● Nevada: Supporters of a ballot initiative to amend Nevada's constitution and create a bipartisan redistricting commission have filed a lawsuit in federal court seeking to be able to collect signatures electronically and have more time to do it in order to qualify for November's ballot. Reformers have until June 24 under existing law to submit roughly 98,000 signatures (with nearly 25,000 coming from each Nevada's four congressional districts), a deadline they claim is impossible to meet if the court does not act.
Meanwhile, Nevada Democrats and their national counterparts have withdrawn their legal challenge seeking a number of changes to the state's June 2 primary after officials in Clark County acceded to two of their biggest demands. According to a court filing, plaintiffs say that Clark County Registrar of Voters Joe Gloria has agreed to mail ballots to all voters, not just those listed as "active," and will add two in-person voting sites, for a total of three.
Officials in other parts of the state have made more limited concessions, per the filing, but Clark County, where Las Vegas is located, is home to 71% of Nevada voters and 81% of all "inactive" voters in the state. Democrats also say they plan to continue pressing their claims for the general election.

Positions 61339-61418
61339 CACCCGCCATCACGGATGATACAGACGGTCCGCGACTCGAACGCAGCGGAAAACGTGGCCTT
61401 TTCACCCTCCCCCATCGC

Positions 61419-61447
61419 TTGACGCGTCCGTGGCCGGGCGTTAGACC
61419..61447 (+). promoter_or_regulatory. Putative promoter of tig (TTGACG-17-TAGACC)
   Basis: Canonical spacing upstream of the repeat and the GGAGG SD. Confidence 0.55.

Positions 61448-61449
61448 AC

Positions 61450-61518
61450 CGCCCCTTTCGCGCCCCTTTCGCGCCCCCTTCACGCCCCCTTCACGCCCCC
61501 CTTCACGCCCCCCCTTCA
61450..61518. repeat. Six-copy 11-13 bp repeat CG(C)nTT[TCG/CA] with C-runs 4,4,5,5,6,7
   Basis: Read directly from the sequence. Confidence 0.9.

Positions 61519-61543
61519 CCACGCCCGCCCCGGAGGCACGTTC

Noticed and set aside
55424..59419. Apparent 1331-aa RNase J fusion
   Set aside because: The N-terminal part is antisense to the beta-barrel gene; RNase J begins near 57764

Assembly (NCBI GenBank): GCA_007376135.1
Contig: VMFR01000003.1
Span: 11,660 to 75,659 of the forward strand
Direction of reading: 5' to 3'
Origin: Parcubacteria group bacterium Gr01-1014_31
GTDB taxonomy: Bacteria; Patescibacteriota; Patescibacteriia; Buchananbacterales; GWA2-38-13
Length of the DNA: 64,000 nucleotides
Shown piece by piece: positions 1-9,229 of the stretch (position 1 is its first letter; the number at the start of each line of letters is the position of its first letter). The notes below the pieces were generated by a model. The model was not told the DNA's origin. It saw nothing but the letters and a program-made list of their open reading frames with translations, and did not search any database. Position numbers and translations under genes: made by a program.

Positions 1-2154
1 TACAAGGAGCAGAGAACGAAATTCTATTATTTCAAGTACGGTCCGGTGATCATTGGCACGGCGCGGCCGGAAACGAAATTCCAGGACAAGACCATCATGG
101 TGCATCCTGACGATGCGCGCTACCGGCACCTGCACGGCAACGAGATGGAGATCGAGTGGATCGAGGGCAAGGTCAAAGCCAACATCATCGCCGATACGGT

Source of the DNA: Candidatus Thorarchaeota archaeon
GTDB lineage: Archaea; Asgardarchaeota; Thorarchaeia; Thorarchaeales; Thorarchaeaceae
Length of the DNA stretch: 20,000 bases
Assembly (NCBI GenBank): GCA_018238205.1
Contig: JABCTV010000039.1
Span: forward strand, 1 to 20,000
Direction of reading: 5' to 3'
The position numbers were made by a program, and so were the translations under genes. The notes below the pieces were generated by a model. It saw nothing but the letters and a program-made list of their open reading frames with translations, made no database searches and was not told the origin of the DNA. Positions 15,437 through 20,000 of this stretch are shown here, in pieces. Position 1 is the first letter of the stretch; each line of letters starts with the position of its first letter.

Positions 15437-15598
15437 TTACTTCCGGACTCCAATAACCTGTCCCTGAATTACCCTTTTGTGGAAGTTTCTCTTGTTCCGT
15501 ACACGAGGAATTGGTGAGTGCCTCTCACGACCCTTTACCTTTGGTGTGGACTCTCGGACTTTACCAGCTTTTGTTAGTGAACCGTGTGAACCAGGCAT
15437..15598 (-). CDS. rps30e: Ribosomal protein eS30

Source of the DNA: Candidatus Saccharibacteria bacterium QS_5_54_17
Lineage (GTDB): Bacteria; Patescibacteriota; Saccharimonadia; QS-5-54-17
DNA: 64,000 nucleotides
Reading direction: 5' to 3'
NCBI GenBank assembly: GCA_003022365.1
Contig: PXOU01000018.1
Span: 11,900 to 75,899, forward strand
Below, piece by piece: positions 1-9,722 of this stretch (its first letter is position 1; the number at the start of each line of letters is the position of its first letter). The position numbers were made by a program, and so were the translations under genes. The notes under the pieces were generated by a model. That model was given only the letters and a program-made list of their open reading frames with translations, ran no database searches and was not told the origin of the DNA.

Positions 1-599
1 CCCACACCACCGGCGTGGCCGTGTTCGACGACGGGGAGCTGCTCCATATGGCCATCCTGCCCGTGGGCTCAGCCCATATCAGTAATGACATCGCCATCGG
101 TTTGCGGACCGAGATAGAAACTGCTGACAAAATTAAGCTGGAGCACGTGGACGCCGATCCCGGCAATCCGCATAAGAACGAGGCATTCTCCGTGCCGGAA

● New York: A federal judge has reinstated New York's June 23 presidential primary, which is the same day as the state's primaries for other races, following a lawsuit by former presidential candidate Andrew Yang. U.S. District Judge Analisa Torres concluded that, while the nomination is no longer being contested, withdrawn candidates would lose the opportunity to send delegates to the Democratic National Convention who would support their views and wield influence over the party's platform. The New York state Board of Elections says it will appeal the ruling.
● North Carolina: Several North Carolina voters, backed by voting rights organizations, have brought a lawsuit asking a state court to relax a number of laws related to absentee voting for the November general election. In particular, the plaintiffs want absentee ballots to count so long as they are postmarked by Election Day and received within nine days, which is the same deadline for military voters; currently, ballots must be postmarked by Election Day and received within just three days.
They're also asking for an expanded definition of the term "postmark" to include modern imprints like barcodes, and in the event a postmark does not include a date, they want officials "to presume that the ballot was mailed on or before Election Day unless the preponderance of the evidence demonstrates it was mailed after Election Day."
In addition, plaintiffs want the state to pay for postage for both absentee ballot applications and ballots, and they want the court to waive the requirement that absentee voters have their ballots either notarized or signed by two witnesses. Finally, plaintiffs are requesting that voters be given the opportunity to correct any issues if their signatures allegedly do not match those on file.